Sex Drive and Libido in Women - Value of Viagra

Following the success achieved with Viagra in the male, some researchers have begun to study this drug for women. Some, but not all, studies have shown encouraging results.

  • VIAGRA has an established safety profile of over 9 years.
  • Viagra isn't licensed for use in women and its safety in women hasn't been established.
  • Viagra is available 25mg and 50mg and 100mg tablets.
  • Viagra has become the fastest selling pharmaceutical drug in history.
  • Viagra was approved by the Food and Drug Administration in 1998 as a therapy for erectile dysfunction (ED), a term for impotence that surfaced in the 1990s.

Viagra is an oral medication for erectile dysfunction (ED). It helps the majority of men with ED improve their erections. That means they are able to achieve harder erections. Viagra works by blocking an enzyme that normally inhibits blood flow, causing penile tissue to swell. That enzyme is found in great quantities in the penis and is also found in the pelvic region of women.


In a study from Canada,0202 the efficacy and safety of sildenafil were evaluated in estrogenized and estrogen-deficient women with sexual dysfunction that included female sexual arousal disorder (FSAD). Patients were randomized to receive 10-100 mg sildenafil or matching placebo. A total of 577 estrogenized and 204 estrogen-deficient women were randomized to treatment. All were diagnosed with FSAD, but it was the primary presenting symptom in only 46% and 50% of women, respectively. Differences in efficacy between sildenafil and placebo were not significant for any patient or partner end points. The main adverse effects were headache, flushing, nausea, visual disturbances, and dyspepsia, which were generally mild to moderate in nature.

  • It was concluded that any genital physiological effect of sildenafil was not perceived as improving the sexual response in estrogenized or estrogen-deficient women with a broad spectrum of sexual dysfunction that included FSAD.

In the study by Laan and colleagues,0201 the effect of a single oral dose of sildenafil citrate on vaginal vasocongestion and subjective sexual arousal in healthy premenopausal women. Twelve women without sexual dysfunction were randomly assigned to receive either a single oral 50 mg dose of sildenafil or matching placebo in a first session and the alternate medication in a second session. Significant increases in vaginal vasocongestion (engorgement) were found with Viagra treatment compared with placebo. There were no differences between treatments on subjective sexual arousal experience. Analyses by suspected treatment received found that significantly stronger sexual arousal and vaginal wetness were reported for the treatment that was believed to be sildenafil vs. the treatment that was believed to be placebo. The suspected treatment se quence was incorrect for half of the women. Sildenafil was well tolerated, with no evidence of significant adverse events.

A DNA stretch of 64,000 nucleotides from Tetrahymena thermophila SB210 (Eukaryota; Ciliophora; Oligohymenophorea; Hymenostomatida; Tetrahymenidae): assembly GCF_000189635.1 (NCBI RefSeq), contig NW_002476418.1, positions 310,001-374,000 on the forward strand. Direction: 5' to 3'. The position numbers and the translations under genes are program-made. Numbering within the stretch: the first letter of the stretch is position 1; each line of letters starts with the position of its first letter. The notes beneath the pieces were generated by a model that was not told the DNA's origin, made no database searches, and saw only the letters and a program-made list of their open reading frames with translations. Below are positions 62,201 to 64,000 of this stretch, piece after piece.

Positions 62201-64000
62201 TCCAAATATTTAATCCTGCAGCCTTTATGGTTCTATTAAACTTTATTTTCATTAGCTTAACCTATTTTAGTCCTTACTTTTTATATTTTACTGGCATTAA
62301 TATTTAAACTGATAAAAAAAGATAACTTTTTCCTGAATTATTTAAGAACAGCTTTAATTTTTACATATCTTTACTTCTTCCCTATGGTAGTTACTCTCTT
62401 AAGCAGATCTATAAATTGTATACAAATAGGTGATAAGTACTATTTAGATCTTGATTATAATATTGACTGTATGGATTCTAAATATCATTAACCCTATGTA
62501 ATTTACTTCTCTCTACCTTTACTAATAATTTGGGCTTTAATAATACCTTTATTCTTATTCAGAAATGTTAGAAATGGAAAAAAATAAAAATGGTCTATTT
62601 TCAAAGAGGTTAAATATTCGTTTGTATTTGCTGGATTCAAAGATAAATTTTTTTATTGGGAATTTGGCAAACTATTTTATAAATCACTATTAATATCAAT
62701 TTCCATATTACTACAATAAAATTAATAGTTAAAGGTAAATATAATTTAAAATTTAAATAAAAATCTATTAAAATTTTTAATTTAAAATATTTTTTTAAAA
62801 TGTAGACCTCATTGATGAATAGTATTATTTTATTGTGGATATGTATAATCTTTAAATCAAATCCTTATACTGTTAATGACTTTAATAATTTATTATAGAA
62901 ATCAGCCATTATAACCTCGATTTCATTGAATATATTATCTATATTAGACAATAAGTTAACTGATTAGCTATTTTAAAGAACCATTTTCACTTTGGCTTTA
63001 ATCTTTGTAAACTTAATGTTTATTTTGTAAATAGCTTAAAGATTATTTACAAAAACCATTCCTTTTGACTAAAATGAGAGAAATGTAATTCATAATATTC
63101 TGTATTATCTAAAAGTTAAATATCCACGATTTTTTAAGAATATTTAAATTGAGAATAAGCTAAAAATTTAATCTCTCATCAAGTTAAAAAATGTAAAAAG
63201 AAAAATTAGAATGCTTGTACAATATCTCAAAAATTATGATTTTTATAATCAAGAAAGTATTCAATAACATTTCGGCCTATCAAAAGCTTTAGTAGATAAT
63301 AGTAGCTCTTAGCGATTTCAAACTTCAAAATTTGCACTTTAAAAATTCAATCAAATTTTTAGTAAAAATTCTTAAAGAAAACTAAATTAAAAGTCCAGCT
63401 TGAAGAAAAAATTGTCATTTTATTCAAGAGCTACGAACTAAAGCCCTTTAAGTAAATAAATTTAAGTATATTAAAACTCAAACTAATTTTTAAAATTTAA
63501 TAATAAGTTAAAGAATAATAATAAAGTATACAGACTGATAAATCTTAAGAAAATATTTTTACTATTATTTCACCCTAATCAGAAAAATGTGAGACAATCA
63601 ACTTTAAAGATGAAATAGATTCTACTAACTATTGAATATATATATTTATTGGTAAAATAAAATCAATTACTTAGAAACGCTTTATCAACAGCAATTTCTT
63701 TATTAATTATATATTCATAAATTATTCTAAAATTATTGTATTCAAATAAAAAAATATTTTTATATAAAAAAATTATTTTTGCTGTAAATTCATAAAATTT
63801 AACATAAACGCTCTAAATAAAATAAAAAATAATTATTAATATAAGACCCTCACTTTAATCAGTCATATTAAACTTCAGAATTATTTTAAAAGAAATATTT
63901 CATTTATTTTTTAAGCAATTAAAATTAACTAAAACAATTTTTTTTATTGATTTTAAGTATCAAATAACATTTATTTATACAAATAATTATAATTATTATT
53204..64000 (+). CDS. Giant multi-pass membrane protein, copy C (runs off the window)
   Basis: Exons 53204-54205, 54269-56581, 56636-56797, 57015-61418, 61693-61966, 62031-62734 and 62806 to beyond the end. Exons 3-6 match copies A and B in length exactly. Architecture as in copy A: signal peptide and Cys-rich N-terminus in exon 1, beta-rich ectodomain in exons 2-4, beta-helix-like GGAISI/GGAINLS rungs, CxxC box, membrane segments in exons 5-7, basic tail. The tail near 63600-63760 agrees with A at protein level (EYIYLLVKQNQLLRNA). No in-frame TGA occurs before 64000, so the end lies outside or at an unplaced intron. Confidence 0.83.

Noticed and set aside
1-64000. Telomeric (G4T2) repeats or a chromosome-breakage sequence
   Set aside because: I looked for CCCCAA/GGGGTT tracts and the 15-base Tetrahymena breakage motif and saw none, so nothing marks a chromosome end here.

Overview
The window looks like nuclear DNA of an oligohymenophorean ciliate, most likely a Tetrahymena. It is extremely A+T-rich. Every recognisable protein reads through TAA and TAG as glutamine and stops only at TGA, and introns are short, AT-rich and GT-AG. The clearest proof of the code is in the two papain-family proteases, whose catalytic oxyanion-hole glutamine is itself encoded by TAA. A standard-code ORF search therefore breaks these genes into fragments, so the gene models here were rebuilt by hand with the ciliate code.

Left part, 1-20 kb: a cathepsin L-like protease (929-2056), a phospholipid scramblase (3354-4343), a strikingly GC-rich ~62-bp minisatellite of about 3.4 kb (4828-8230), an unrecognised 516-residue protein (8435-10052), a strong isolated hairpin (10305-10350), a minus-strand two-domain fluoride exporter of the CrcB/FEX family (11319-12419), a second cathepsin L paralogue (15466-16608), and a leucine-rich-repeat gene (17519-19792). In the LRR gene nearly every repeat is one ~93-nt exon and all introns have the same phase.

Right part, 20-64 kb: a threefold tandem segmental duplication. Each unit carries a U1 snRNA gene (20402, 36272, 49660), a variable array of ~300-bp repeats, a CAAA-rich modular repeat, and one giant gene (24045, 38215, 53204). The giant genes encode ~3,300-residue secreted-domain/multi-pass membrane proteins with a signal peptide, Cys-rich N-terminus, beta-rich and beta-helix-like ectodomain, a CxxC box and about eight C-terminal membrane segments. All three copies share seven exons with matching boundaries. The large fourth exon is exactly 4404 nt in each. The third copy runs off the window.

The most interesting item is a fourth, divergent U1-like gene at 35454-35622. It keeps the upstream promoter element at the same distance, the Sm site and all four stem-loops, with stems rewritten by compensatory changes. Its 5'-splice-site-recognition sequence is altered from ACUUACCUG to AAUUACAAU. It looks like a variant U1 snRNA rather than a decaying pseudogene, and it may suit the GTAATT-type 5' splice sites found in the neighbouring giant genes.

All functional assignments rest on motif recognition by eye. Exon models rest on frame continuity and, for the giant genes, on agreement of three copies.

• Sildenafil was found to be effective in enhancing vaginal engorgement during erotic stimulus conditions in healthy women without sexual dysfunction but was not associated with an effect on subjective sexual arousal.

Researchers in Italy0303 set out to determine the changes, if any, on female sexual pathways using sildenafil (primary outcome), and to verify the safety of this drug (second outcome). Sixty-eight healthy volunteer women aged 19-38 years, asymptomatic for sexual disorders, were enrolled. The study consisted of 4 weeks sildenafil, 2 weeks washout, and 4 weeks placebo, by two possible se quences: sildenafil 50 mg, washout, placebo; or placebo, washout, sildenafil 50 mg. Fifty women completed the study at the first follow-up, and 38 women reached the second follow-up. Six women withdrew because of adverse events. Sildenafil improved arousal, orgasm, and enjoyment with respect to placebo. Significant differences were noted during sildenafil usage with respect to the baseline for arousal, orgasm, and sexual enjoyment. The adverse events were transient and mild or moderate.

  • It was concluded that sildenafil acts on different sexual pathways in healthy women, improving their sexual experience.

In California, a study was undertaken to evaluate the efficacy and safety of sildenafil citrate in spontaneously or surgically postmenopausal women with female sexual arousal disorder (FSAD). There were significant improvements inincreased genital sensation during intercourse or stimulation and increased satisfaction with intercourse and/or foreplay. For women with FSAD without concomitant hypoactive sexual desire disorder(HSDO) sildenafil was associated with significantly greater improvement in sensation and satisfaction compared with placebo. No significant improvements were shown for women with concomitant HSDD.

  • The conclusion was that Sildenafil was effective and well tolerated in postmenopausal women with FSAD without concomitant HSDD or contributory emotional, relationship or historical abuse issues.

Pfizer once had great hopes for its clinical program testing Viagra in women. In one early clinical trial, researchers gave six women Viagra and six others a placebo, sat them in front of erotic videos and used a pelvic probe to measure any change in genital blood flow. The sex organs of women given Viagra were more engorged than those given placebos. The program seemed to be succeeding. But a larger trial that included a questionnaire found that although Viagra was associated with greater pelvic blood flow, the women experiencing this effect did not feel any more aroused. Pfizer researchers spent years trying to find some well-defined group of women for whom increased pelvic blood flow and desire could be linked.